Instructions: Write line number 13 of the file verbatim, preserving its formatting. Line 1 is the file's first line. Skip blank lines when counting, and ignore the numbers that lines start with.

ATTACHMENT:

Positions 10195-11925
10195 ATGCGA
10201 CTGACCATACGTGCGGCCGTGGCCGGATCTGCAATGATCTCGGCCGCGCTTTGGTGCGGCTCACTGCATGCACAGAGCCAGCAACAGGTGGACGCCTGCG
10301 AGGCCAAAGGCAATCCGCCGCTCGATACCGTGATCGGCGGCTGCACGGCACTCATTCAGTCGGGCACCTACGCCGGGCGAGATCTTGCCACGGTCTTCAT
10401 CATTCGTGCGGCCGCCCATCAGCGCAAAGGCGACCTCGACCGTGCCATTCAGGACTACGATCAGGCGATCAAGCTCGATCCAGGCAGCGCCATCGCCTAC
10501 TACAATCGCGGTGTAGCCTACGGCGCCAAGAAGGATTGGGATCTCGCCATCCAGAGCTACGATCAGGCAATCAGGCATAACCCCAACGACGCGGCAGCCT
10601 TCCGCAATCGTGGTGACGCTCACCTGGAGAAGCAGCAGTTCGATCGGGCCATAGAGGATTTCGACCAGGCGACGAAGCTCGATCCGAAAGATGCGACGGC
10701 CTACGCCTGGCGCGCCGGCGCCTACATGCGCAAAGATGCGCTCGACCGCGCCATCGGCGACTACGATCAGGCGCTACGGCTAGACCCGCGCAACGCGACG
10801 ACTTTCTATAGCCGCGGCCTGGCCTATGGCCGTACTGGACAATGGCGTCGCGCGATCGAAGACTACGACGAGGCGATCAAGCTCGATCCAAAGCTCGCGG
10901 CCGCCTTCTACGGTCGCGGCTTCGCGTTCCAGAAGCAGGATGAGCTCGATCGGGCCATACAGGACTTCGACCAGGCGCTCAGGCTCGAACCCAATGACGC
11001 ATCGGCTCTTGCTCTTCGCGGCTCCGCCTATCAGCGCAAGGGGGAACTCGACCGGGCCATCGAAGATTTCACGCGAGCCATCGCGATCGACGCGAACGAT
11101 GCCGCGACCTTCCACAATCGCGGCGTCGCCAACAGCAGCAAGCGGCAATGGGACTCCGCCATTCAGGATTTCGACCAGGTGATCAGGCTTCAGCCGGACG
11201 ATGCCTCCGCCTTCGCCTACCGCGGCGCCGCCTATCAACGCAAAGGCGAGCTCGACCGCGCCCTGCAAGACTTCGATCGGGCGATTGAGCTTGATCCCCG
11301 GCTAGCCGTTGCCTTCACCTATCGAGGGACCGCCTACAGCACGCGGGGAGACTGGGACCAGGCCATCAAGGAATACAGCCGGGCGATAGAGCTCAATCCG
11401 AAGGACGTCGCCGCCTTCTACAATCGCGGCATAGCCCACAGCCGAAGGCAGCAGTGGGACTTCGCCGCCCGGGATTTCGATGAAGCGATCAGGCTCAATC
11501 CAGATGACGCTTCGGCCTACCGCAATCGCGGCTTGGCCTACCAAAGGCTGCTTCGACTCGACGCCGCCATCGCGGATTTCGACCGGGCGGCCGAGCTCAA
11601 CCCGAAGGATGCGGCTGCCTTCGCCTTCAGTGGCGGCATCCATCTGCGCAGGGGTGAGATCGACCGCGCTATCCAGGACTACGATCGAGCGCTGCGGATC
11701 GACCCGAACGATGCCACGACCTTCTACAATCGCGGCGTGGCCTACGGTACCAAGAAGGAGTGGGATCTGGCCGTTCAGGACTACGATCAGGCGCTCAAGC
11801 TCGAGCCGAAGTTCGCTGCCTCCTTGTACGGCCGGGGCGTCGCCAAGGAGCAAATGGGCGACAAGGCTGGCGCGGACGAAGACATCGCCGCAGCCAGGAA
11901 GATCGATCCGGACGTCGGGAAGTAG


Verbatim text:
11201 ATGCCTCCGCCTTCGCCTACCGCGGCGCCGCCTATCAACGCAAAGGCGAGCTCGACCGCGCCCTGCAAGACTTCGATCGGGCGATTGAGCTTGATCCCCG